We explain how focusing works
When 35mm cameras arrived, focus was at first achieved by an accessory rangefinder fitted in what we now regard as the flash hotshoe on the top-plate. After establishing the subject’s distance, it was set on the lens.
Zeiss Contax then began to build the rangefinder into the camera body, coupling it to the lens, and speeding up focusing. This method became standard – and remains so today – on what are known as coupled rangefinder, or CRF, cameras. The Leica M series and Japanese Voigtländer cameras are the leading examples.
Focus is achieved by turning the lens control ring: in some CRFs, the aim is to superimpose two views of the frame centre; in others, it is to align two views split across the middle. Most of the world’s iconic photographs – those that symbolise an era or stay in the memory – were taken with this type of camera. The subject is composed directly through an optical viewfinder, rather like a reversed telescope.
Some people believe this involves the photographer in the subject more than with a single-lens reflex camera, which momentarily blacks out the view. Most compact cameras also feature direct vision optical viewfinders, but these do not have the same viewing quality of an SLR.
Supporters of CRF and SLR types continue to debate. But taking a common-sense attitude, there’s little doubt that CRF works best with lenses of 35-90mm or perhaps even to 135mm. Shorter focal lengths need a supplementary viewfinder to show the wider angle of view. The longer focal lengths mask off too much of the viewfinder frame or need a magnifier to show it usefully. The 35mm, 50mm, 90mm and 135mm range is, however, the one used most by journalists and reportage photographers who like to work close in.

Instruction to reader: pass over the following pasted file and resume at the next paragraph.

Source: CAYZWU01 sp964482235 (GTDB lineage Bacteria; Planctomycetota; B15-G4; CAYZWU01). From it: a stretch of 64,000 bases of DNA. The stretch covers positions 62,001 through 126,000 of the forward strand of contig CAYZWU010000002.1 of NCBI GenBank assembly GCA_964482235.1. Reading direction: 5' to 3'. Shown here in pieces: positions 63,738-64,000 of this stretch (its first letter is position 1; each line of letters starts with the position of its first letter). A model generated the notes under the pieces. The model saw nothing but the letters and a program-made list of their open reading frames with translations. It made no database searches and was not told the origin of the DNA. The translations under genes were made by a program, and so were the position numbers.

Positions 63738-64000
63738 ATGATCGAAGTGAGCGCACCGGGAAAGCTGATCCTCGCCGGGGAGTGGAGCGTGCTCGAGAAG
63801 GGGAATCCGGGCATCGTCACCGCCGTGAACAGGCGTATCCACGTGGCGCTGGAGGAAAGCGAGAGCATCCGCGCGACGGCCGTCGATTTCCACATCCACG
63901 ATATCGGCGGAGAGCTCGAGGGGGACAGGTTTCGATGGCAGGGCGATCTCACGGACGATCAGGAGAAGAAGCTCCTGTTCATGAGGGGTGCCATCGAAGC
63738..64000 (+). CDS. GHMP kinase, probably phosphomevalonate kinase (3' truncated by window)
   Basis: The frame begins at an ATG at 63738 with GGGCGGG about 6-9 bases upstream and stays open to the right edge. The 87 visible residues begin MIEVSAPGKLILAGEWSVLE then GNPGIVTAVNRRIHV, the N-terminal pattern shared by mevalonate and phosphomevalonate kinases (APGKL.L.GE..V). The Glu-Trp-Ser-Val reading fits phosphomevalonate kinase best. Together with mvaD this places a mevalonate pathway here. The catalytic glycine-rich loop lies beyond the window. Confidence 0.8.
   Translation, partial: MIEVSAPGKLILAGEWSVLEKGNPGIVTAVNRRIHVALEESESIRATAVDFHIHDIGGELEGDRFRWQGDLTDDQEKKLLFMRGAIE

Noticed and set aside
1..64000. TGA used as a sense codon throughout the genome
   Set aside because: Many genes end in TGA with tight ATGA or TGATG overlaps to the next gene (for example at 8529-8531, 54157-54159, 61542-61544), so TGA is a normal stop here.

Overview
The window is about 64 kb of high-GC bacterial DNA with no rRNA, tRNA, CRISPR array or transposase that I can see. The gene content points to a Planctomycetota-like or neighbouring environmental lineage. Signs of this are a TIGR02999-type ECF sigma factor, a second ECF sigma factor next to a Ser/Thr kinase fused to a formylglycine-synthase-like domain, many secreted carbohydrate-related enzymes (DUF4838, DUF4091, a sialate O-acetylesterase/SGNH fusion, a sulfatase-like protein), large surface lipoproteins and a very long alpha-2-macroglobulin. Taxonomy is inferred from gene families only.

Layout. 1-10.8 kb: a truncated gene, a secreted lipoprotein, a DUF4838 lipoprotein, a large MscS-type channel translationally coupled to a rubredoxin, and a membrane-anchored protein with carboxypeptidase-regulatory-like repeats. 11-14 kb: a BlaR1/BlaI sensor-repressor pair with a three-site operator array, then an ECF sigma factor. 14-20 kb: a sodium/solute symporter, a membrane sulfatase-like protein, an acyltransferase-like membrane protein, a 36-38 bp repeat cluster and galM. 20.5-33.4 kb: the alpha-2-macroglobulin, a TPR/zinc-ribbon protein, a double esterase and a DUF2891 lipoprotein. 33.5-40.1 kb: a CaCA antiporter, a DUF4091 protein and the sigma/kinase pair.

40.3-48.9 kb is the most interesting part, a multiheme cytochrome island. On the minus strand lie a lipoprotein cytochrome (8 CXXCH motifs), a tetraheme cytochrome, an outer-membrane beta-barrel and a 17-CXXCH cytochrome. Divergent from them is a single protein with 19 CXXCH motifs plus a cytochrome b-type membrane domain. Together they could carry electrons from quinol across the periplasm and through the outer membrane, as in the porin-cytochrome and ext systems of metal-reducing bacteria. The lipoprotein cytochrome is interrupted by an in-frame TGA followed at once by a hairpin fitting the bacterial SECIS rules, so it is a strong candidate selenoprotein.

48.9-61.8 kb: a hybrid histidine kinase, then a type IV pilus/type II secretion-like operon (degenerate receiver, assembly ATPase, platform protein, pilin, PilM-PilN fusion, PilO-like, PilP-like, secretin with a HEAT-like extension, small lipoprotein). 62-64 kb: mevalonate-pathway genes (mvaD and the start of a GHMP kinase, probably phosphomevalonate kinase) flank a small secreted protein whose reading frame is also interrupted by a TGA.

Yet a system that allows a lens of any focal length to be attached, and which fills the viewing frame with exactly what will appear in the recorded image, is perhaps always going to have greater appeal.
That is what the single-lens reflex camera does. The light travels through the lens and strikes a mirror angled at 45°C, reflecting the image up on to a screen. The overall distance from lens to screen is identical to that of lens to film or sensor. Therefore, any adjustments to focus on the screen correspond exactly to those that will be recorded in the image plane. When the shutter is released, the mirror momentarily flips up and out of the way, allowing the picture to be taken.
Image: The rays from the lens strike the reflex mirror and project upwards onto the focusing screen. This image is made upright and the right way round by the pentaprism, and viewed through the ocular lens. A part-reflective area of the reflex mirror allows a proportion of light to pass through to the secondary mirror, which reflects it down to the focus-detection sensors. The motor drives the lens to focus, the two mirrors swing up and the shutter is released, allowing all the light from the lens to reach the image plane.